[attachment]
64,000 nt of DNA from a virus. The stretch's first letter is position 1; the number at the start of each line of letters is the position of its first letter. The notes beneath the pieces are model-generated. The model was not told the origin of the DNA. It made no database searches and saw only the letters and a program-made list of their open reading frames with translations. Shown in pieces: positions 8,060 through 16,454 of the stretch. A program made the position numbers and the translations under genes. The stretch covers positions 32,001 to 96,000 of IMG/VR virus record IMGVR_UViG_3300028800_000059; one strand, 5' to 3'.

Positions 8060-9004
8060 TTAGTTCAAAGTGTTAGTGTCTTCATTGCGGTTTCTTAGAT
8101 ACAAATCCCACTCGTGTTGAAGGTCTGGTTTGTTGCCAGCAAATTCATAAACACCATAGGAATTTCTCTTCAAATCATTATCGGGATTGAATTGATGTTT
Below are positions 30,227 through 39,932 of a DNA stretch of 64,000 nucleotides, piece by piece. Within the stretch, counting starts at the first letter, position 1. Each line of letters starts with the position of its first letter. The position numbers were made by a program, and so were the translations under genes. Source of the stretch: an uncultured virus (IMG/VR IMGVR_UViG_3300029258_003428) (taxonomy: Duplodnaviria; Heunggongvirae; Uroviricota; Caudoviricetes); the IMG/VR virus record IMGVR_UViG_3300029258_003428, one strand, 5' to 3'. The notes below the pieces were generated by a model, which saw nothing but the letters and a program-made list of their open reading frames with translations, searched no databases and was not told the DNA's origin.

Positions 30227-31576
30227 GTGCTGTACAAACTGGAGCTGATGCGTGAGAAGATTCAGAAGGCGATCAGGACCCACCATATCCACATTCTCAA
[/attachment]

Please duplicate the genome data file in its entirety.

64,000 nt of DNA from a virus. The stretch's first letter is position 1; the number at the start of each line of letters is the position of its first letter. The notes beneath the pieces are model-generated. The model was not told the origin of the DNA. It made no database searches and saw only the letters and a program-made list of their open reading frames with translations. Shown in pieces: positions 8,060 through 16,454 of the stretch. A program made the position numbers and the translations under genes. The stretch covers positions 32,001 to 96,000 of IMG/VR virus record IMGVR_UViG_3300028800_000059; one strand, 5' to 3'.

Positions 8060-9004
8060 TTAGTTCAAAGTGTTAGTGTCTTCATTGCGGTTTCTTAGAT
8101 ACAAATCCCACTCGTGTTGAAGGTCTGGTTTGTTGCCAGCAAATTCATAAACACCATAGGAATTTCTCTTCAAATCATTATCGGGATTGAATTGATGTTT
Below are positions 30,227 through 39,932 of a DNA stretch of 64,000 nucleotides, piece by piece. Within the stretch, counting starts at the first letter, position 1. Each line of letters starts with the position of its first letter. The position numbers were made by a program, and so were the translations under genes. Source of the stretch: an uncultured virus (IMG/VR IMGVR_UViG_3300029258_003428) (taxonomy: Duplodnaviria; Heunggongvirae; Uroviricota; Caudoviricetes); the IMG/VR virus record IMGVR_UViG_3300029258_003428, one strand, 5' to 3'. The notes below the pieces were generated by a model, which saw nothing but the letters and a program-made list of their open reading frames with translations, searched no databases and was not told the DNA's origin.

Positions 30227-31576
30227 GTGCTGTACAAACTGGAGCTGATGCGTGAGAAGATTCAGAAGGCGATCAGGACCCACCATATCCACATTCTCAA